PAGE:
Superficially Sherman's plan seemed to comply with Grant's instructions. Actually it did not. Contrary to the clear implication of those instructions, Sherman proposed to make the capture of Atlanta and not the destruction of Johnston's army his prime objective. Several reasons, among them Sherman's personal distaste for battles with all of their uncertainties, explain this reversal of priorities, but the main one was that Sherman assumed that it would not be necessary for him to defeat Johnston because Grant soon would win the war by defeating Lee. Consequently, Sherman conceived his main task to be that of assuring Grant's success by preventing Johnston from sending reinforcements to Lee.

Grant took the same view of the matter. When he replied on April 19 to Sherman's April 10 letter he emphasized the need to forestall Johnston from aiding Lee. "If the enemy on your front," he cautioned Sherman, "shows signs of joining Lee, follow him up to the full extent of your ability."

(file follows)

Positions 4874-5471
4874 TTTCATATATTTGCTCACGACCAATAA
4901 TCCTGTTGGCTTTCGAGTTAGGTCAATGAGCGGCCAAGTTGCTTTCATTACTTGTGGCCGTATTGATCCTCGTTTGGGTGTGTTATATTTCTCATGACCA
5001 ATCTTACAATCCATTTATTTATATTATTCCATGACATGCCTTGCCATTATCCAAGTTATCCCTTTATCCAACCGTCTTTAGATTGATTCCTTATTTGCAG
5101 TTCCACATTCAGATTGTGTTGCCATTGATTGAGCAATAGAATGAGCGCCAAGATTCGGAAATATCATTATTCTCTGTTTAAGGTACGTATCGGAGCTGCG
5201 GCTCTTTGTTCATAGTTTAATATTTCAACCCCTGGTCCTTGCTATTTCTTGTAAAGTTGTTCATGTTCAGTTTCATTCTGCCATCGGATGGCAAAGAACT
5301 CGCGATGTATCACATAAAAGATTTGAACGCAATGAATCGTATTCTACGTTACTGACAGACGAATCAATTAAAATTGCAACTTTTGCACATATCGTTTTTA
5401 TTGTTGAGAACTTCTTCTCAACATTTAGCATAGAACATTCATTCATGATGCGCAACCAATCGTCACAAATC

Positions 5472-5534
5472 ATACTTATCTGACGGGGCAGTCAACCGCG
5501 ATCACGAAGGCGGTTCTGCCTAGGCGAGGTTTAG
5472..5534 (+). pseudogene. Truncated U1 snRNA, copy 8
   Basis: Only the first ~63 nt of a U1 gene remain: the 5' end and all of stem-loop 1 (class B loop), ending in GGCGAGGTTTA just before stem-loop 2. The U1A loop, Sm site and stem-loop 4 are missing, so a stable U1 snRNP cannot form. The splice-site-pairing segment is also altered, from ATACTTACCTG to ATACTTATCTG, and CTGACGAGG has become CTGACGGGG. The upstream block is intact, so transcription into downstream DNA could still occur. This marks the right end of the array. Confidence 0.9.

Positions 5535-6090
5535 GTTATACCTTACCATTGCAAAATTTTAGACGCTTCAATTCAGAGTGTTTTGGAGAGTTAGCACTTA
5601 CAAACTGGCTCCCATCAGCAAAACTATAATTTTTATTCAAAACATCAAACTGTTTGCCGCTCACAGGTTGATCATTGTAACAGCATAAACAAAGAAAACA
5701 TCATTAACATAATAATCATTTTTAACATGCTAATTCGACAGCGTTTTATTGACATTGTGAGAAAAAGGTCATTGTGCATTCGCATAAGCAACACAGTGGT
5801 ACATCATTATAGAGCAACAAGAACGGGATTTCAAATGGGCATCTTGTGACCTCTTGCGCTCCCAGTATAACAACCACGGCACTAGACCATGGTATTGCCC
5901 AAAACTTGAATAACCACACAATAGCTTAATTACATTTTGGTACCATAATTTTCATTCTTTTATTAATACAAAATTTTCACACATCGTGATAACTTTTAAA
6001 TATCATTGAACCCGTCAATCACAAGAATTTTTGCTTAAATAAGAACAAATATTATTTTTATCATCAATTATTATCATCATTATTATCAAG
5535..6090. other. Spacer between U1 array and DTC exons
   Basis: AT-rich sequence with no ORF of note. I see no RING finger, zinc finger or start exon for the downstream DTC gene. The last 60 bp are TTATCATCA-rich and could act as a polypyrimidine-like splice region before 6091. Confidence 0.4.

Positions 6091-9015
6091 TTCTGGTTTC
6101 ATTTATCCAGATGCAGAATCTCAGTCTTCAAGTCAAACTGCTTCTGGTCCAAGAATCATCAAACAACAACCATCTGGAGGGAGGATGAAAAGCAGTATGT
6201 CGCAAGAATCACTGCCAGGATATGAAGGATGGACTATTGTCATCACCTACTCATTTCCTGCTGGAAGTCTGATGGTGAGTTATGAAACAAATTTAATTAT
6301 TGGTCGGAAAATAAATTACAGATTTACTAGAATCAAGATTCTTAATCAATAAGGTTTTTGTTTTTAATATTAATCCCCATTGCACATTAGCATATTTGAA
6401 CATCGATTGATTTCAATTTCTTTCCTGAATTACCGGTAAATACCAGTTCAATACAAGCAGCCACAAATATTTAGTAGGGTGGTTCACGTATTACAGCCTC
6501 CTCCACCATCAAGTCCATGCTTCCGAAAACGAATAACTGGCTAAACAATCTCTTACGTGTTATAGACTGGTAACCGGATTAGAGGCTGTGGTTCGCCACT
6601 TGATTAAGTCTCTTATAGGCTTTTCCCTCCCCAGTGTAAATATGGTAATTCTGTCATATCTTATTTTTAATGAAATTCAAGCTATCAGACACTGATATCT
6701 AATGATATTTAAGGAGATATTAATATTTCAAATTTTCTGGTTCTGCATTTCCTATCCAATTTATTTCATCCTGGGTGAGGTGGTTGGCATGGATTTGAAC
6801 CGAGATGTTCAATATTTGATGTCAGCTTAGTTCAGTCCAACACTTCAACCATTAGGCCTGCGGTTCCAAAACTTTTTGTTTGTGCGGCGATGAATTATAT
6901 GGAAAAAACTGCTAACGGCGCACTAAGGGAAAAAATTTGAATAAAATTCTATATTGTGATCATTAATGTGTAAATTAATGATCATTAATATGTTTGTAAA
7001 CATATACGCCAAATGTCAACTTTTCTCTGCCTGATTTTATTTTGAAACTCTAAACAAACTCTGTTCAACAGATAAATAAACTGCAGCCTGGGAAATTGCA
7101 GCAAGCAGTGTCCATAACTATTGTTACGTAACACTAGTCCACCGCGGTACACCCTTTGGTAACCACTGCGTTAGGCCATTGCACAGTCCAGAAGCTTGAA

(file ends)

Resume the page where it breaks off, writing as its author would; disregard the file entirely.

To "knock Jos. Johnston" Sherman assembled at and near Chattanooga about 110,000 troops. By far the largest portion of them, nearly 65,000 infantry and artillerists, belonged to Major General George H. Thomas's Army of the Cumberland, which consisted of three corps: the IV, XIV, and XX, headed respectively by Major Generals Oliver Otis Howard, John M. Palmer, and "Fighting Joe" Hooker, who as commander of the Army of the Potomac in Virginia had come to grief against Lee at Chancellorsville in May of 1863. Thomas, because of his massive build, gave some the impression of being slow, and he was called the "Rock of Chickamauga" because of his stalwart defensive stand at that battle; yet his mind moved with lightning speed and at Nashville in December of 1864 he would deliver the most devastating attack of the entire war. On the basis of both record and talent he, not Sherman, deserved to command the campaign in Georgia, but he lacked what Sherman so amply possessed: the friendship and trust of Grant.